The ballast tank 54 is held above the floor on legs 62 which are mounted on the bottom of the ballast tank. One of the legs 62 nearest drain 60 is threadedly mounted for vertical adjustment so that the operating table 10 can be leveled on an uneven surface and, in addition, may be easily tilted for drainage of the ballast tank. In addition, the legs 62 provide a space 64 between a support plane 65 for the operating table and the bottom of the ballast tank 54. The space 64 permits the feet of a doctor, and other personnel utilizing the operating table, to extend under the tank when working at the operating table. To further increase the comfort of operating personnel, the top portion of the ballast tank 54 includes a pair of oblique longitudinally extending sidewalls 66 and 68 which form a raised foot rest.
The head, back, seat and leg sections of the support table 15 have a similar construction which is best seen in FIG. 3. Since the sections all have substantially the same construction, only the head section 20 will be described in detail. The sections are constructed of an X- ray permeable plate 74 which is mounted above and substantially parallel to a base frame 76. The plate 74 is held in this position by a series of mounting posts 78 at the corners of the plate to form a compartment 79. This construction permits an Xray cassette 80 to be inserted in the compartment 79, as shown in dashed lines in FIG. 1, between the frame 76 and the plate 74. Since the plate 74 is X-ray permeable, the film in the cassette 84) will be exposed when a patient is X-rayed, to photograph the portion of the patient directly above the eassette.
From an inspection of FIG. 3, it will be seen that the cassette 8!) is slightly narrower than the distance between the mounting posts 78. Therefore, the cassette may be moved longitudinally along the operating table from a compartment in one section to the adjoining compartment in another section. When the cassette is positioned between two compartments an X-ray may be taken of a portion of the patients body which is intermediate two of the sections. Thus, when the cassette 80 is positioned between the seat and back sections, as shown in dashed lines in FIG. 2, an X-ray of a middle portion of a patients trunk can be taken.
In order to form a compact shipping unit the support structure 15 can be moved from the operating position, shown in FIG. 2, to a storage or shipping position, shown in FIG. 4. The support table 15 is moved from the operating position to the shipping position by first disconnecting the head section 20 from the outer end of the back section 18 by releasing the latching mechanism 21. After the head section 20 has been removed from the back section 18 the table is raised vertically, from the position shown in solid lines in FIG. 2 to the position shown in dashed lines in FIG. 2.
When the support structure 15 has been elevated the leg and back sections are pivoted downwardly to a shipping position adjacent the column 14. The latch 84 is disengaged to swing the leg sections 22 and 24 downwardly, around joints 25, from the horizontal position shown in FIG. 2 to the vertical storage position shown in FIG. 4. The vertical control handle 26 and the shaft 28 are then disconnected from the shaft 29. Next the control handles 34 and 36, and the associated screw drive mechanisms 35 and 37, are disengaged, by loosening suitable pin connections 88, from the support table 15. Then the lateral pivot control handle 38 is removed and the back section 18 is pivoted, about joints 19, from the horizontal position shown in FIG. 2 to the vertical position shown in FIG. 4. When the leg and back sections have been positioned as shown in FIG. 4, a storage chest 92 is positioned on the end of the base 12 adjacent to the vertically extending back section 18. The storage chest 92 is utilized to store the handles 26, 34, 36 and 38, which are removably connected to their rotating shafts and auxiliary supplies for use in connection with the operating table 10.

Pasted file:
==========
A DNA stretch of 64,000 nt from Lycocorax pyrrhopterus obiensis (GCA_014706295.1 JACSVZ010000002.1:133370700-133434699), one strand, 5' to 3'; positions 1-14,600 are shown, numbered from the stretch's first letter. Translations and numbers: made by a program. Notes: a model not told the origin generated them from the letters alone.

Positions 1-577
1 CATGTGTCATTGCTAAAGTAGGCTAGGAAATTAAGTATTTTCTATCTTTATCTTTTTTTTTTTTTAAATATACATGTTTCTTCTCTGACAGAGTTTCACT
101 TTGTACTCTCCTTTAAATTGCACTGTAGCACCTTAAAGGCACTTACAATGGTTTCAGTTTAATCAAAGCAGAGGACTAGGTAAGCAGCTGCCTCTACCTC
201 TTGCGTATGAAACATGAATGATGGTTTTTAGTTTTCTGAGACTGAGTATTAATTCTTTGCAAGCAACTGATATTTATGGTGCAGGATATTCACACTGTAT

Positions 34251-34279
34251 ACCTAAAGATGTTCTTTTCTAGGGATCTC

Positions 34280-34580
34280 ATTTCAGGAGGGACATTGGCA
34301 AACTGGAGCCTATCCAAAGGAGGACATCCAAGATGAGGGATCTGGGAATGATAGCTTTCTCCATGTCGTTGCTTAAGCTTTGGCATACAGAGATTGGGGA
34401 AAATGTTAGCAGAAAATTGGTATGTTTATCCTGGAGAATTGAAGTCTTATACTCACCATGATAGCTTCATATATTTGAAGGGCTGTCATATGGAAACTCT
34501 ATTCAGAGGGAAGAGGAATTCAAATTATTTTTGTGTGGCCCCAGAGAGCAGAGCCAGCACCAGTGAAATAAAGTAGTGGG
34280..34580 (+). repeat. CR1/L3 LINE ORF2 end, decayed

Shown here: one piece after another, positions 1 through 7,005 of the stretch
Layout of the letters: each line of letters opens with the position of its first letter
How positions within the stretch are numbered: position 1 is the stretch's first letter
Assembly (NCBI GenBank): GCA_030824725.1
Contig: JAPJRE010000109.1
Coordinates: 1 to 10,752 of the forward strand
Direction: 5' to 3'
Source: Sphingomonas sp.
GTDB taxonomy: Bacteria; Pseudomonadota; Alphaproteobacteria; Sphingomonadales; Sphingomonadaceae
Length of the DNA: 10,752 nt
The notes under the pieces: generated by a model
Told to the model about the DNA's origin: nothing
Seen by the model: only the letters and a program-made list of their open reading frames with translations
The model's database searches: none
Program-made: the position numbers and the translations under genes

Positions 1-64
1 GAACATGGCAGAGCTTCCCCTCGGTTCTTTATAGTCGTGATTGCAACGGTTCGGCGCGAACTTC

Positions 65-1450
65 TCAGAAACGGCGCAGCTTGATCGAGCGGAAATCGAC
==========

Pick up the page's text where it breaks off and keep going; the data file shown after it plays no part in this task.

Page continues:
Referring now to FIG. 4, taken in conjunction with FIGS. 5 and 6, the back section 18 and the leg sections 22 and 24 are shown in the shipping position wherein they are generally parallel to the column 14. In this position the leg sections 22 and 24 are located with their outermost edges 96 and 98 adjacent to an upper surface 100 of the base 12. Similarly, the back section 18 is positioned with an outermost edge 102 adjacent the upper surface 100 of the base 12. When the back section 18 and the leg sections 22 and 24 are so positioned, the operating table, with the auxiliary supply chest 92, forms a relatively compact unit which requires relatively little space and cannot be easily damaged during shipment. When constructed as previously described a six foot operating table, in the shipping position, forms a unit which is approximately 38 inches high, 28 inches wide, and 23 inches thick. Since the back section 18 and the two leg sections 22 and 24 do not, in the shipping position, protrude outwardly, the entire unit may be readily stored for transporting with other materials. It is contemplated that the head section 20 will be stored, for shipment, between the two legs 22 and 24 and the column 14 (see FIG. 4). A suitable pad 104, for the support structure 15, may also be stored between the leg sections and column 4. The pad 104 includes four sections, one for the seat and back section, two for each of the leg sections and a fourth for the head section. The entire unit is protected by shipping cover 106 while being transported.